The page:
kaffir lily drying out

mircea123October 18, 2013

Hello everyone,

I just re-potted a kaffir lilly i got off ebay, but it doesn't look that well.

The flower is 20" tall and has a 10" pot. After I re-potted it, it started flowering and just before the flowers opened, they started drying out so I decided to cut them in an attempt to preserve the plant's energy. One week later, the plant is drying out and it doesn't look like water helps it. It has plenty of light, but no direct sun. Temperature in my room is around 20-25 degrees.

I have been searching for an answer online, but i still couldn't find out what I'm doing wrong. Any help will be much appreciated. Thank you,

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birdsnblooms

Hello Mircea,

Temps are 20-25F degrees???
Although Clivia/Kaffir Lily endures cold temps, most plants will not thrive under 35F...Including Kaffir Lily.

Can you set your plant in a warmer spot?

Second, you shouldn't have repotted, especially since your plant was blooming.

Actually, I leave myt KL in a pot until roots burst the container. lol.
Tight roots promotes next year's blooms.
They should be repotted once every three years..if needed.

Flowers last 5-7-months, but I believe the blooms on your plant were forced.
Clivia starts budding from Feb through July, depending on light, etc.

What type of soil did you use? KL needs well-draining and a little fertile soils.
During winter, soil should dry completely...once buds form, more water is needed, but never soggy.

You're main priority keeping your KL alive is up'ing temps.

Toni

    Bookmark   October 18, 2013 at 11:48AM
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Ohiofem(6a Ohio)

The name "Kaffir Lily" is considered offensive because Kaffir is a derogatory term for African natives in South Africa, where the plant comes from. The preferred term is Clivia as Toni said. There is a Clivia forum on Gardenweb but it is not very active. Even so, if you read some of the old postings, you can learn about its culture.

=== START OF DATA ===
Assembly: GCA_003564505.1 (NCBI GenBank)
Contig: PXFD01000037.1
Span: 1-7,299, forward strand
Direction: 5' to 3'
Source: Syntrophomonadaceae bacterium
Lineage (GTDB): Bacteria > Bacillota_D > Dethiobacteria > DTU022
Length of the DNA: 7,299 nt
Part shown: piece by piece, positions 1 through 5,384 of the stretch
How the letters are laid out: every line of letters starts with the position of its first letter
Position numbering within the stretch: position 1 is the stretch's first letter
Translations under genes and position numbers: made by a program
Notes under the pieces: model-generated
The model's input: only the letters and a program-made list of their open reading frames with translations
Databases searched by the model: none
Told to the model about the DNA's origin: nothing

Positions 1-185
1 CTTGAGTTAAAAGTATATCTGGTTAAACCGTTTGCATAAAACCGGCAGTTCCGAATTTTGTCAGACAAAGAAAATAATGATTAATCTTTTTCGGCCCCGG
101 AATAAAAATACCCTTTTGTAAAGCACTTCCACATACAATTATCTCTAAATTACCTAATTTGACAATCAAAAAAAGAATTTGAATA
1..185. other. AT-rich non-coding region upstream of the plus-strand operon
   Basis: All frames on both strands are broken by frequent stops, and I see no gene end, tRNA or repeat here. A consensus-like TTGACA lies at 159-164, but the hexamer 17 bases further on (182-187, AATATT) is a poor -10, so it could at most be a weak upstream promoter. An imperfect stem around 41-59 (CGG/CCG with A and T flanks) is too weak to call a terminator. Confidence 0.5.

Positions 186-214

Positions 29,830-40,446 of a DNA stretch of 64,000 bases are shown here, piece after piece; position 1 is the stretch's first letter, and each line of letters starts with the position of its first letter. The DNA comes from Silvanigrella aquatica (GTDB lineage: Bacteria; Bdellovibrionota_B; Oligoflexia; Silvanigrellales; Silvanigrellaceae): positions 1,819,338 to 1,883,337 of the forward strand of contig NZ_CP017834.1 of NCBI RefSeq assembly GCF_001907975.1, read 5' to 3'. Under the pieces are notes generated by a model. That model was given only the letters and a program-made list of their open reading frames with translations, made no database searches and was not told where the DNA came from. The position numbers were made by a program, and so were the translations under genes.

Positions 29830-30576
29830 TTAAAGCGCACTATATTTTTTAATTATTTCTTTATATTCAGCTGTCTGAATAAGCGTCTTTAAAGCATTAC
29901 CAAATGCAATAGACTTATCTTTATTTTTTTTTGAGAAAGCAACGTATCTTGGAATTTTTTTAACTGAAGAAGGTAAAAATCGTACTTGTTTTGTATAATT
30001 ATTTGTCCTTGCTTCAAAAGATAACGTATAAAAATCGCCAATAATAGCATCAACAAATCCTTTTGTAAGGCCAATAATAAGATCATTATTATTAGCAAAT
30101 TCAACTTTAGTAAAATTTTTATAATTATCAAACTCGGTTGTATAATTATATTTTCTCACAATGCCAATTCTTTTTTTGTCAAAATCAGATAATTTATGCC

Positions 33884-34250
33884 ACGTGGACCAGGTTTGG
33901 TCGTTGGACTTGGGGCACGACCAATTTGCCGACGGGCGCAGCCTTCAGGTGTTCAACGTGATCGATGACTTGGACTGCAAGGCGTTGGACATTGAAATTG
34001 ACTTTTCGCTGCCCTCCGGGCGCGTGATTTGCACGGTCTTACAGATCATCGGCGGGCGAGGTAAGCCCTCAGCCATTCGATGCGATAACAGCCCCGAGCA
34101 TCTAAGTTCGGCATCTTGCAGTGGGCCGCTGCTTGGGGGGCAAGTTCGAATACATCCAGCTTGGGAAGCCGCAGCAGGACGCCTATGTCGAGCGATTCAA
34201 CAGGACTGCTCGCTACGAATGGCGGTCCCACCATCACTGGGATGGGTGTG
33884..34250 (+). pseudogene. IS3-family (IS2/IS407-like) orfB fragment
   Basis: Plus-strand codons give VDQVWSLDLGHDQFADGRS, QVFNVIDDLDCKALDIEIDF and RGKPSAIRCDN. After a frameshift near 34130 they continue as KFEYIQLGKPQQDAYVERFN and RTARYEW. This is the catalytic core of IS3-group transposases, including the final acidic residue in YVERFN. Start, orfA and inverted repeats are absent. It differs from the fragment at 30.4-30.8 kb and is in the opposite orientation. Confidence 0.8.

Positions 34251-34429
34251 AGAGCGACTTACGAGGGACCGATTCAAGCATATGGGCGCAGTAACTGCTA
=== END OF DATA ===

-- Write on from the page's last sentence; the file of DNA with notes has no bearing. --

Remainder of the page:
Bookmark   October 18, 2013 at 9:01PM
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Ohiofem(6a Ohio)

Mircea: I am sorry. I just realized you are in Denmark and your temps must be Celsius, so about the same as 68-77 F. That's a fine temperature for growing them, although many people grow them at 40-50 F (5-10 C) in winter to encourage flowering in the spring. Since yours has already flowered, you don't need to do that since it probably won't flower again until at least a year from now.

You said it looks dried out. I'm not sure what that means since the leaves typically don't appear wilted or "dried out." Clivias are very sensitive to root rot. They prefer a fast draining potting mix that should dry out between waterings. Is it possible your plant has root rot?

Here is a link that might be useful: Clivia forum discussion

    Bookmark   October 18, 2013 at 9:33PM
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mircea123

thank you for your reply Ohiofem. yes, temperature is Celsius, didn't cross my mind to mention it.

when i say i re-potted it, i mean that i took it out of the plastic container used for shipping and potted it in a proper container. i shouldn't have done that?

the leaves are basically turning brown from tip down. as far as the soil goes, i used some supermarket soil which in hindsight seems to have been a bad idea. what soil is best to use? thanks!

i'll also check the other sub-forum for more info.

    Bookmark   October 19, 2013 at 11:13AM
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Ohiofem(6a Ohio)

Mircea: Brown tips suggest your roots are drowning. They need to dry out. In winter, my clivias can go four to six weeks without watering. The best potting mix for them would be made up of larger particles, like chipped bark. Some people in the states use a mix made for cactuses and succulents, with added perlite. I have even grown them in orchid bark. If you think the potting mix they are in now will stay wet for a long time, it might be better to repot them in a more suitable mix. People in South Africa use milled pine bark. I don't know what would be available to you in Europe. I do know that they are popular in the Netherlands, so maybe you could find out what growers there use.

    Bookmark   October 19, 2013 at 12:42PM
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Ohiofem(6a Ohio)

I found the name of the European Clivia source: id'flor. See the link below.

Here is a link that might be useful: Id'flor

    Bookmark   October 19, 2013 at 12:48PM
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